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Early HIV treatment can reduce death rates

June 29, 2009

Swiss scientists say they've determined early treatment of the human immunodeficiency virus reduces death rates in African countries.

Researchers led by University of Berne Professor Matthias Egger said they found mortality rates of people starting HIV treatment in four African countries approach those of the general population over time -- provided treatment is started before the immune system has been severely damaged.

In sub-Saharan Africa more than 2 million people with HIV now receive anti-retroviral treatment and mortality in HIV-infected patients who have access to that treatment is declining.

In the new study, Egger and colleagues investigated how mortality among HIV-infected people starting anti-retroviral treatment compares with non-HIV related mortality in Cote d'Ivoire, Malawi, South Africa, and Zimbabwe.

The researchers said their findings indicate mortality among HIV-infected people during the first two years of treatment is higher than in the general population in the four sub-Saharan countries. However, for patients who start anti-retroviral treatment when they have no signs of advanced HIV disease, the excess mortality is moderate and similar to that associated with diabetes.

The research appears in the journal PLoS Medicine.

When HIV Positive Youths Need Treatment

June 16, 2009

A recent study led by researchers at John Hopkins Children's Center in Baltimore, Maryland has concluded that many HIV-infected youths either do not receive treatment or fail to get it in time to avoid risk of progressing to full-blown AIDS. The study investigated hundreds of HIV-infected youths in HIV clinics nationwide and found that 43 percent of the 656 who qualified for highly active anti-retroviral therapy (HAART) failed to receive treatment following recommended guidelines. Criteria for recommended treatment include low CD4 count, high viral load, or a combination of these factors.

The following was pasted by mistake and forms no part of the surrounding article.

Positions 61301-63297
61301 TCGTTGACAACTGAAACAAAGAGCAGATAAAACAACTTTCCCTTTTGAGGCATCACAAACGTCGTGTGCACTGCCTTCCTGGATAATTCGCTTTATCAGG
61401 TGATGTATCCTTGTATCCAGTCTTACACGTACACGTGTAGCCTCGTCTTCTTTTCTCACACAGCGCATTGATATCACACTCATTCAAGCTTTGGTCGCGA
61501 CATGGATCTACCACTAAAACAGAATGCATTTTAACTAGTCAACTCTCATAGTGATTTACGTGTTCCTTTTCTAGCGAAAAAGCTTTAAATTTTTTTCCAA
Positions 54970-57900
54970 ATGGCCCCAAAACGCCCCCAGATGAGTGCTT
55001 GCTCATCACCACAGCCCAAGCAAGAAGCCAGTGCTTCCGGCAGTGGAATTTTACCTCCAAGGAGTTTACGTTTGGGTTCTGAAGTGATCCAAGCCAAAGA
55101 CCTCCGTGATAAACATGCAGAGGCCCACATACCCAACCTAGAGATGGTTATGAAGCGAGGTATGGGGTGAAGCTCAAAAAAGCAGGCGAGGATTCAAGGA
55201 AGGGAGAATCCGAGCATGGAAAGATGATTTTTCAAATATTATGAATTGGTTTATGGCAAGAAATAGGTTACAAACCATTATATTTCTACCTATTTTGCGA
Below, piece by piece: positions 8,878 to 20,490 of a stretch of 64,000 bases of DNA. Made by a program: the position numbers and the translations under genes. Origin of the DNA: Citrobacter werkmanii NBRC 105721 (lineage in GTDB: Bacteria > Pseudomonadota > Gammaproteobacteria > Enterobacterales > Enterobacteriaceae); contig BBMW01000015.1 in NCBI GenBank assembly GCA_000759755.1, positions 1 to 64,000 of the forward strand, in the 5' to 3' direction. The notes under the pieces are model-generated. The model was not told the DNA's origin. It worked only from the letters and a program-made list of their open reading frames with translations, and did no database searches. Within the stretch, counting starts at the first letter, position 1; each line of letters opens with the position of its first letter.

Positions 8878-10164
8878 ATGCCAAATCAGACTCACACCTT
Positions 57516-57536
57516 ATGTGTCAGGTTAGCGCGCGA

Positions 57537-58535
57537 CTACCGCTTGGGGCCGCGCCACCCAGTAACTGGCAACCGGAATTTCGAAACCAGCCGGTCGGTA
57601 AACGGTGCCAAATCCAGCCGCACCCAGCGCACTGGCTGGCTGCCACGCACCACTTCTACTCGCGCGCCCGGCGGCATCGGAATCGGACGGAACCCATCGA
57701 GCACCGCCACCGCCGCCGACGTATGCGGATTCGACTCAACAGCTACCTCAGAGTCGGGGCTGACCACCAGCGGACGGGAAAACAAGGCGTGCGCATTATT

Teenagers and young adults have tended to be the hardest demographic group to treat due to low compliance with multidrug regimens and failure to attend follow-up appointments with treatment staff. The researchers urge front-line care workers to encourage better compliance with beginning and maintaining proper treatment. Center of Disease Control statistics indicate that 53,000 new HIV infections are diagnosed each year in the United States with 14 percent of those infections occurring in the 13 to 25-year old category.

Proper treatment remains vital to prevent medical complications, restore proper immune systems, and to reduce the risk of infecting others.


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